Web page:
To avoid this problem, according to Time, OpenAI engaged an outsourcing company that hired contractors in Kenya to label vile, offensive, and potentially illegal material that would then be included in the training data so that the company could create a tool to detect toxic information before it could reach the user. Time reported that some of the material “described situations in graphic detail like child sexual abuse, bestiality, murder, suicide, torture, self-harm, and incest.” The contractors said that they were supposed to read and label between a hundred and fifty and two hundred and fifty passages of text in a nine-hour shift. They were paid no more than two dollars an hour and were offered group therapy to help them deal with the psychological harm that the job was inflicting. The outsourcing company disputed those numbers, but the work was so disturbing that it terminated its contract eight months early. In a statement to Time, a spokesperson for OpenAI said that it “did not issue any productivity targets,” and that the outsourcing company “was responsible for managing the payment and mental health provisions for employees,” adding that “we take the mental health of our employees and those of our contractors very seriously.”

According to OpenAI’s charter, its mission is “to ensure that artificial general intelligence (AGI)—by which we mean highly autonomous systems that outperform humans at most economically valuable work—benefits all of humanity.” Leaving aside the question of whether AGI is achievable, or if outsourcing work to machines will benefit all of humanity, it is clear that large-language A.I. engines are creating real harms to all of humanity right now. According to an article in Science for the People, training an A.I. engine requires tons of carbon-emitting energy. “While a human being is responsible for five tons of CO2 per year, training a large neural LM [language model] costs 284 tons. In addition, since the computing power required to train the largest models has grown three hundred thousand times in six years, we can only expect the environmental consequences of these models to increase.”

We can also expect more of them. Meta, Google, and a host of smaller tech companies are also in a haphazard race to build their own large-language-model A.I. Google’s new A.I. chatbot, Bard, was released last week. In an exchange with Kate Crawford, who is a research professor at U.S.C. Annenberg and a senior principal researcher at Microsoft, Bard stated that it had been trained, in part, on Gmail users’ private e-mail messages. Google said in response that this was not true and that, as an early experiment, Bard would “make mistakes.” Meanwhile, Microsoft, which reportedly invested ten billion dollars in OpenAI, and uses GPT-4 in its Bing search engine and Edge browser, and is now adding it to Word and Excel, recently laid off its entire A.I.-ethics team. These were the people responsible for making sure that the company’s A.I. is built responsibly. “The worst thing is we’ve exposed the business to risk and human beings to risk in doing this,” one of the team members told the tech newsletter Platformer.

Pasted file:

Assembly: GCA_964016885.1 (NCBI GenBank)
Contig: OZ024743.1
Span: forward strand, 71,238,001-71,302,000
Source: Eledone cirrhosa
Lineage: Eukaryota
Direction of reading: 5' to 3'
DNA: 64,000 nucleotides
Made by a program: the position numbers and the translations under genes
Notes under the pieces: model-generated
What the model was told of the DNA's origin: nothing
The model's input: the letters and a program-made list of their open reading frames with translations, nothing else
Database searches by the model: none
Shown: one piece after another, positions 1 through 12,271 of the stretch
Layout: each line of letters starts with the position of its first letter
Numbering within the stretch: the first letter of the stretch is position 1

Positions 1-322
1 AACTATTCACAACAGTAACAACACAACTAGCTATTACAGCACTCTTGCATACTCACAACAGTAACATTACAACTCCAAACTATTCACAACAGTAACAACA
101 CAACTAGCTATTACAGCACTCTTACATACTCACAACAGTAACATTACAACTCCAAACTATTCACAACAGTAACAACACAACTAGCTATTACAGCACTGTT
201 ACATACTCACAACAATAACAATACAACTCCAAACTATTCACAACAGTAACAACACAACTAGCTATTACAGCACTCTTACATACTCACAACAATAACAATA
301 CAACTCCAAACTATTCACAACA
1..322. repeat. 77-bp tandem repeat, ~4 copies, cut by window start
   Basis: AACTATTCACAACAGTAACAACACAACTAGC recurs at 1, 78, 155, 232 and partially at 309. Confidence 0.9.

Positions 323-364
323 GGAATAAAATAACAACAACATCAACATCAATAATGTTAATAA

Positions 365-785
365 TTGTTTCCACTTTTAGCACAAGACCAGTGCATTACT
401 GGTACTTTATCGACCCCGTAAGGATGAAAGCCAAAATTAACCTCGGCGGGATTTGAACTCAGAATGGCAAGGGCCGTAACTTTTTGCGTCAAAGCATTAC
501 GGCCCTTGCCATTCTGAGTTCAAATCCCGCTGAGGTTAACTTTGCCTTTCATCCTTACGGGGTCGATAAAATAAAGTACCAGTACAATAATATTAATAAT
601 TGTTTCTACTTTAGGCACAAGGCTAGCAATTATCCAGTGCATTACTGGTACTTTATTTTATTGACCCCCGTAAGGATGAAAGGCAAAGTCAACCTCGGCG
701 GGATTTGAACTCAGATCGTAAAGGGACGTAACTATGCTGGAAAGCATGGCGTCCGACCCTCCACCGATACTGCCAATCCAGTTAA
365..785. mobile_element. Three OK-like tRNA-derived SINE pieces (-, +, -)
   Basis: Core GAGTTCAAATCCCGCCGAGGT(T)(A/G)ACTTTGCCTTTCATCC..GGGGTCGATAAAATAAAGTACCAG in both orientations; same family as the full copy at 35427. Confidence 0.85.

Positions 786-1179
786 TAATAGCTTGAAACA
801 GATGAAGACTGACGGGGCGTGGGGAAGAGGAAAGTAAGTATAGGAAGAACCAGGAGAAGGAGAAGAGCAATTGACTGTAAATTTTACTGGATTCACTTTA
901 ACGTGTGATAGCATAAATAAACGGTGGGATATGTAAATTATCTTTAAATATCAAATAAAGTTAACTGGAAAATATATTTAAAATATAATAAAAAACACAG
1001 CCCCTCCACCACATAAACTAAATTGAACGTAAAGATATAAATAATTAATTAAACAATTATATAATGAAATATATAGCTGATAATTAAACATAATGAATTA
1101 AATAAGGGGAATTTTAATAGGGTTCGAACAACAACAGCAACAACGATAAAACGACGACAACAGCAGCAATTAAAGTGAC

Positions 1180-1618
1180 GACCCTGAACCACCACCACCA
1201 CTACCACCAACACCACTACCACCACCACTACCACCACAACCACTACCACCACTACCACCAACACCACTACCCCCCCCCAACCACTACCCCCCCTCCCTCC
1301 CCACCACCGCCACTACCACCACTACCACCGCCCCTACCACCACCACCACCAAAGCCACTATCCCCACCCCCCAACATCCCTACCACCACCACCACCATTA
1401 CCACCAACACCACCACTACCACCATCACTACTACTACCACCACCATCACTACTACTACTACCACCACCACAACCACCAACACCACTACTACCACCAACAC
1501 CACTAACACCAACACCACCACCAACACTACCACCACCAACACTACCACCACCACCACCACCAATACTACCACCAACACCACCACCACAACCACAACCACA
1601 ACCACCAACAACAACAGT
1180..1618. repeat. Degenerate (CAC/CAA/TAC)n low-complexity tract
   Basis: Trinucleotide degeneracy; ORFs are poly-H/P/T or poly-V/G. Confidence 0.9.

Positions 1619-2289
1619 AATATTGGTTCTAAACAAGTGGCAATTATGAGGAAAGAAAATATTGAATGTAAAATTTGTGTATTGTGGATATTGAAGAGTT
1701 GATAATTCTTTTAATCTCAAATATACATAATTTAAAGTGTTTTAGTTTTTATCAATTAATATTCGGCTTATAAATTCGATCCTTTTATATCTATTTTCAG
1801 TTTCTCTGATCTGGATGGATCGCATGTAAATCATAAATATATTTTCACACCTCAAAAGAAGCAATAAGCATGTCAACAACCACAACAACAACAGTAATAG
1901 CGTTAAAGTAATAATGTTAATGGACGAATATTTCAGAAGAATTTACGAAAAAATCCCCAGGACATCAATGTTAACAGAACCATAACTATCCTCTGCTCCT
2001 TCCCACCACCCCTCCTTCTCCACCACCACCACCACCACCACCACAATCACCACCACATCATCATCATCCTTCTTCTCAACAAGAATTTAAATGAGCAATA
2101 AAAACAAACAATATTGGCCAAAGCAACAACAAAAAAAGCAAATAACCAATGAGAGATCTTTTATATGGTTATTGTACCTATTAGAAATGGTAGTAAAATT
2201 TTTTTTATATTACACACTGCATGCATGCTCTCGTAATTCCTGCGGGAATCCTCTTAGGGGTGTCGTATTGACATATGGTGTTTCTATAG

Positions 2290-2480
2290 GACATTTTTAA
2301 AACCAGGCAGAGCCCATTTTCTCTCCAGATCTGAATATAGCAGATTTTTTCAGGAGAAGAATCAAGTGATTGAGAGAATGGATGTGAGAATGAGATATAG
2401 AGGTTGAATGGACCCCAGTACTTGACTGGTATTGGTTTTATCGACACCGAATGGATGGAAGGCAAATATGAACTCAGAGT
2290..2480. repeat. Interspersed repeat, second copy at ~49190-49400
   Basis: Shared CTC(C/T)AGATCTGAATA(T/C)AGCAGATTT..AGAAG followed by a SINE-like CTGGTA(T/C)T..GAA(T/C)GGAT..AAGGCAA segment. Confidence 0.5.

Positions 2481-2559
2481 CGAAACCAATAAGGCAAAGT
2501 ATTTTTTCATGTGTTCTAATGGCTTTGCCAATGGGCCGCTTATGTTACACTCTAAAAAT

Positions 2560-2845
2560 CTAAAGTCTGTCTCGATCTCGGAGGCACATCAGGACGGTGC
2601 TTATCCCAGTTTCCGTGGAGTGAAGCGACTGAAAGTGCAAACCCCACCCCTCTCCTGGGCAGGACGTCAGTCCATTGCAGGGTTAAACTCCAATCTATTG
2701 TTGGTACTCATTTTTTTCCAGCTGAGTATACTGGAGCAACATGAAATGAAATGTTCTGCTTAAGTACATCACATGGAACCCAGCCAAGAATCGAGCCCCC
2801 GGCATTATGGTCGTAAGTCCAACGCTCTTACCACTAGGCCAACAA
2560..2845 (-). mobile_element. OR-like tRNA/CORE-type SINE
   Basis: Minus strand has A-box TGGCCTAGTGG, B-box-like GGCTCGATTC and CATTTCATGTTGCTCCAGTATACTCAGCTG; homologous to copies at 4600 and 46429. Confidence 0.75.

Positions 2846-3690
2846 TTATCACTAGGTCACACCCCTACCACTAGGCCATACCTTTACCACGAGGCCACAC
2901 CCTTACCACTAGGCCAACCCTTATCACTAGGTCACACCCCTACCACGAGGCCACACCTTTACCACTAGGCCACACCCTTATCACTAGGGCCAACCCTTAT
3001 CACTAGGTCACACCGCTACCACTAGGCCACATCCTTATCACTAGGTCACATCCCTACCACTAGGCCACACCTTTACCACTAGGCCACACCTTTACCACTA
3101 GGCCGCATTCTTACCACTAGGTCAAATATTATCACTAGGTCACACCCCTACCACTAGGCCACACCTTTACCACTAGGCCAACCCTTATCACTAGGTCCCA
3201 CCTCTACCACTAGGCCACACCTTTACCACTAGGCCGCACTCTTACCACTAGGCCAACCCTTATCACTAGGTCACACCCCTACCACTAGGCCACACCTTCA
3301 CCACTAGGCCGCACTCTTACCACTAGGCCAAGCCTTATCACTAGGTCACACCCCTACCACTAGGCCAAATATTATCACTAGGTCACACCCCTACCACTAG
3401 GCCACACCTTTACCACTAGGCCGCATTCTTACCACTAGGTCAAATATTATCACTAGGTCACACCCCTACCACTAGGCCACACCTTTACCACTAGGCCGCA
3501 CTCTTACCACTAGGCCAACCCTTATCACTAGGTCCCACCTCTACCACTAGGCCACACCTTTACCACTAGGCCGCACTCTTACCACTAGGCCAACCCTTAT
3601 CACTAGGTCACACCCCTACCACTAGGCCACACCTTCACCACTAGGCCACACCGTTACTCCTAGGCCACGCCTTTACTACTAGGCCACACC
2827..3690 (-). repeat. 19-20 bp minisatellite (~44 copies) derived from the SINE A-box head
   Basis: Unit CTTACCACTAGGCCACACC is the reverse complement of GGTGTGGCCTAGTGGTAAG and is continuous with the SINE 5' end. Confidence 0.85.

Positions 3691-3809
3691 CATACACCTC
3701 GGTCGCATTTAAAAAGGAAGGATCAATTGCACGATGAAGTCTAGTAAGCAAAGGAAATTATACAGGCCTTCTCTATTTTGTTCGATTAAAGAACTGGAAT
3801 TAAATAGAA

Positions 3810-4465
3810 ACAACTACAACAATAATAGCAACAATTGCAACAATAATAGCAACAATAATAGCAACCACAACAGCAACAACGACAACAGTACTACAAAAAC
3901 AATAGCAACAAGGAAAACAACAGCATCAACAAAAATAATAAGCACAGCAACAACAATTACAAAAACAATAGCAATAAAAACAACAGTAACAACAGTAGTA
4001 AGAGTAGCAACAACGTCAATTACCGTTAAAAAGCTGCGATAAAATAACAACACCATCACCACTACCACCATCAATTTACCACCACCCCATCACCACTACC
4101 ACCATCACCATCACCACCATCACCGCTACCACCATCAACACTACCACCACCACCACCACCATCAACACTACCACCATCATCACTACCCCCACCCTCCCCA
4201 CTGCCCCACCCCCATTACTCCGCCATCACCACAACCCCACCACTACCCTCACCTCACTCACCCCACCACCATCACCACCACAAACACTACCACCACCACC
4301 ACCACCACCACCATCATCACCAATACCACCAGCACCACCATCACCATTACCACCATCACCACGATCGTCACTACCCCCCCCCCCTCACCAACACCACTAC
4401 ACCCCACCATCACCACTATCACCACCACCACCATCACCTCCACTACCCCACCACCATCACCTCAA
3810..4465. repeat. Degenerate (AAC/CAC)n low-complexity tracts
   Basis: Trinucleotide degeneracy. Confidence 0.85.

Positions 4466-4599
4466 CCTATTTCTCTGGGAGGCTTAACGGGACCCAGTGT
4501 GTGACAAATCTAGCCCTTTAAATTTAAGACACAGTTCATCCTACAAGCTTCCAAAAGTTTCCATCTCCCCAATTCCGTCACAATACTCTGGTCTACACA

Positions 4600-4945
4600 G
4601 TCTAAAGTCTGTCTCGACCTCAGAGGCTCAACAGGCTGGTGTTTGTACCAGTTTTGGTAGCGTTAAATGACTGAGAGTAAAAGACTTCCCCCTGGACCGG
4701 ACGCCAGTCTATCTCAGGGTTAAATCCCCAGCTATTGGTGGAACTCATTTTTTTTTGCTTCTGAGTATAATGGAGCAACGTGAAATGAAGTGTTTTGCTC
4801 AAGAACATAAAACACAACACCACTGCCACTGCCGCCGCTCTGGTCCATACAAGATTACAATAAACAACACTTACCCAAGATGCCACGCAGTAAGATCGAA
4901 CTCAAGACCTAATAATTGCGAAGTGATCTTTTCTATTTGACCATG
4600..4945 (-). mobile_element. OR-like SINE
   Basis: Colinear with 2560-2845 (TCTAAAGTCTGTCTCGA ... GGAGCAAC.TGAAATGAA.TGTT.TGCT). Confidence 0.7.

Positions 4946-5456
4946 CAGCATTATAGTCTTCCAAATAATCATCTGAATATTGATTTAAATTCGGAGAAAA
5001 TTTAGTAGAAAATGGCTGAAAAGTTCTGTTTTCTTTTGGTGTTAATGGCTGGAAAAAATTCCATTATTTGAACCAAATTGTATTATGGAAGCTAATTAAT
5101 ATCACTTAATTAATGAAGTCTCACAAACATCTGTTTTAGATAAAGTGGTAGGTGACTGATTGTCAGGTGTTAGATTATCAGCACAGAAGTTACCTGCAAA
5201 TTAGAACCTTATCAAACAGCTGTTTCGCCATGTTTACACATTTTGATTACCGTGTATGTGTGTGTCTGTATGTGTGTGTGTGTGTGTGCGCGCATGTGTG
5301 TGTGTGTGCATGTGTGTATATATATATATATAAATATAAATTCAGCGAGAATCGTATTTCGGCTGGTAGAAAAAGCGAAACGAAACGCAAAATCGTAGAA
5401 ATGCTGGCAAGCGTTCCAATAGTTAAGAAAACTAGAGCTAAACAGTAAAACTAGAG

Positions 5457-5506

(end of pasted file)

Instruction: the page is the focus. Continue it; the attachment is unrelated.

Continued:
It is easy to get seduced by the artificial intelligence of GPT-4. It can ace the bar exam! It can get perfect scores on Advanced Placement tests! It knows how to code! Soon it will be able to look at a photograph of the contents of your refrigerator and suggest recipes! But soon, too, it will be able to generate seamless deepfakes and create images from text including, no doubt, pictures of child sexual abuse. It is a powerful, seismic technology that has the capacity both to enhance our lives and diminish them. Without guardrails and oversight, its harms are destined to multiply.

“The question of whether AI models like me should be regulated is a matter for humans to decide,” ChatGPT told me. “It is important for stakeholders, including AI developers, policymakers, and the public, to engage in discussions about the ethical implications of AI technologies and develop appropriate regulatory frameworks to ensure the responsible and ethical development and deployment of AI systems.” What would those frameworks look like? The bot came up with a long list that, it said, needed to be flexible enough to accommodate the rapid pace of A.I. development. It included: establishing a set of ethical guidelines governing the development and deployment of A.I. systems; creating an independent regulatory body responsible for overseeing the A.I. sector, to set standards, monitor compliance, and enforce regulations; requiring A.I. models to have clear documentation about how they were constructed; holding developers or companies accountable for the harms caused by their systems; instituting content-moderation and privacy protections; and insuring that the benefits of A.I. are accessible and inclusive. It will be a test of our human, non-artificial intelligence to see if we have the wherewithal to do this. ♦